Upon entering the museum, you will undoubtedly notice a set of rules. After all, as you all probably know by now, anyone working with the occult keeps a list of no-nos to survive, especially if they’re involving random civilians who aren’t experienced in this sort of thing. Following these rules is paramount to having a happy and healthy visitation, and you will not be permitted until you sign a little, harmless contract stating that you will follow these rules, and that if not, we at the museum are not responsible for any physical, emotional, or otherwise harm that may befall you. The rules are as follows, for your convenience, as I am working on my customer service (Em says I’m abysmal):
1) DO NOT touch ANY object in the museum without explicit permission from the museum staff or an official sign, which will ALWAYS contain at least ONE capital letter and which will ALWAYS be properly spelled.
2) You MUST kiss the dog on the nose upon entering the museum.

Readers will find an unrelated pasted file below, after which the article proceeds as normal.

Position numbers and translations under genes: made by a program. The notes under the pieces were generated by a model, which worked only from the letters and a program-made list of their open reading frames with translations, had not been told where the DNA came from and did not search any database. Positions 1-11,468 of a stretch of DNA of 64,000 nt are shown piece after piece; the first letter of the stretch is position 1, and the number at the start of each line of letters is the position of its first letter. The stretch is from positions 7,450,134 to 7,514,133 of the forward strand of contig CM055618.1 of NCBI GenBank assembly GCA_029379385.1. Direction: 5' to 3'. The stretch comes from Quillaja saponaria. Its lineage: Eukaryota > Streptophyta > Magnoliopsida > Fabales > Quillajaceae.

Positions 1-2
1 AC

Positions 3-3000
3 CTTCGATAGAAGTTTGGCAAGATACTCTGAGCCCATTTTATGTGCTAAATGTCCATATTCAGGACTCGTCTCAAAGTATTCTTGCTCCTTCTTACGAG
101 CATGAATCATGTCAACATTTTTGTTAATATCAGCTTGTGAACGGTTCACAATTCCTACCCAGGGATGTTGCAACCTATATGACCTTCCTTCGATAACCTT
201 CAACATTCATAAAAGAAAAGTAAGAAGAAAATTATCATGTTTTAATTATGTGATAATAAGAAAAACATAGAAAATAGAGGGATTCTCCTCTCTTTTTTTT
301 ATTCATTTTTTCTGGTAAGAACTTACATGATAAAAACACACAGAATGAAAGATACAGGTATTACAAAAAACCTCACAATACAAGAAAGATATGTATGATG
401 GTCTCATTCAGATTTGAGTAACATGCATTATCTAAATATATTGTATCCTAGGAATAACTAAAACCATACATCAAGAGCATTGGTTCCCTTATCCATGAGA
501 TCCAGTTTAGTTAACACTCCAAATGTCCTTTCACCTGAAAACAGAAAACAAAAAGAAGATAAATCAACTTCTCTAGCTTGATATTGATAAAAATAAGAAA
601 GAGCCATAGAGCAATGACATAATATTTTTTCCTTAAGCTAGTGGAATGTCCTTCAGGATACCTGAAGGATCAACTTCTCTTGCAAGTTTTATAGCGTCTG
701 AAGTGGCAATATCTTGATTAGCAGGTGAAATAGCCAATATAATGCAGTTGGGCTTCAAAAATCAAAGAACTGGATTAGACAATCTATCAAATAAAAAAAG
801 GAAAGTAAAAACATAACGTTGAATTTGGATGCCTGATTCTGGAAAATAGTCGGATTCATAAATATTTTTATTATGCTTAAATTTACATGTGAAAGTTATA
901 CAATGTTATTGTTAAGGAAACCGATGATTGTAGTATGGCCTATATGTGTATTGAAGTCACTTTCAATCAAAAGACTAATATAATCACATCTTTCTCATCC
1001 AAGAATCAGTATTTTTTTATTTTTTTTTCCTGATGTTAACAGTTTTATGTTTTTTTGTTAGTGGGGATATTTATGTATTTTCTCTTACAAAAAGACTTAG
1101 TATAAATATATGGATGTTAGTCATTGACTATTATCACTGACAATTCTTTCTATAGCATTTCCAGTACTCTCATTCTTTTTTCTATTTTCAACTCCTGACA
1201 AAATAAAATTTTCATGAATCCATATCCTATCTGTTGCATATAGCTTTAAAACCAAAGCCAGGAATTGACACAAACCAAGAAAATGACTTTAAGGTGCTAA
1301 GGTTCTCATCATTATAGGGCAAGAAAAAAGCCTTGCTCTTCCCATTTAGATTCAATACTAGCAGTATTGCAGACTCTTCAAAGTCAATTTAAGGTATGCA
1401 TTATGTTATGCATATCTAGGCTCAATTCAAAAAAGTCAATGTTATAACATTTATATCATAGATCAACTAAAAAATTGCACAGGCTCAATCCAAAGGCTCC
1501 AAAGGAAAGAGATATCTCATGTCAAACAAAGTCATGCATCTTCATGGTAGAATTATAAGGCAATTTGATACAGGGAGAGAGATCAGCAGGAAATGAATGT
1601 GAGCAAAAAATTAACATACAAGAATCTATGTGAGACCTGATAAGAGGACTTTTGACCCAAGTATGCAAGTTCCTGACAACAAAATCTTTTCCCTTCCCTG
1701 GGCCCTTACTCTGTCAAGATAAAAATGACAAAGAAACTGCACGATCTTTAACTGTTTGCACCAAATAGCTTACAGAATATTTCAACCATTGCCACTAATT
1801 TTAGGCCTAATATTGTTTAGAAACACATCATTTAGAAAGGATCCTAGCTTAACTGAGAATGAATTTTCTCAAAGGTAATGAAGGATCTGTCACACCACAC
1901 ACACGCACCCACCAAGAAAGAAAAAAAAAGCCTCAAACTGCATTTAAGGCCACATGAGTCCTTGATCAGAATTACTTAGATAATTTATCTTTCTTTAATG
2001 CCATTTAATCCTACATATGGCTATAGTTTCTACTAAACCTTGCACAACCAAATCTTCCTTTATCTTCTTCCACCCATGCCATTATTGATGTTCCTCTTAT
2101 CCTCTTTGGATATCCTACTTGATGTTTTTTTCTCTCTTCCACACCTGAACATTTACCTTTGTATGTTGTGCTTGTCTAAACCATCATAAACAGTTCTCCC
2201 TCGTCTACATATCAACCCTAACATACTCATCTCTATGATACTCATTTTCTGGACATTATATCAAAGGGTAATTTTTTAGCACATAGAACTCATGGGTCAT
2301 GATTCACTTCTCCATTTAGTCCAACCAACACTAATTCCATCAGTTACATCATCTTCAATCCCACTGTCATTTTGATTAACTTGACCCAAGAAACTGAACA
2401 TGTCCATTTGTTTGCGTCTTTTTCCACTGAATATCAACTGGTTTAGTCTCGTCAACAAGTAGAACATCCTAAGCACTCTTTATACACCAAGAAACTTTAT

3) Follow ALL rules posted around the museum, PROVIDED they contain at least ONE capital letter AND are properly spelled.
4) Wash your hands before leaving the washroom for at least thirty seconds.
5) Visit the Nokia cellphone room AT YOUR OWN RISK. The museum WILL NOT be held responsible for any chance deaths.
6) You MUST be kind to the crow. You MAY offer him snacks if you like.
7) The janitor is nonverbal and unresponsive. Do not speak to him, but nod politely if he looks your way.
8) ALWAYS hold your breath when walking by the road sign. If you breathe near the sign, the museum will provide you with a complimentary bag of salt and sage and send you home with more detailed instructions.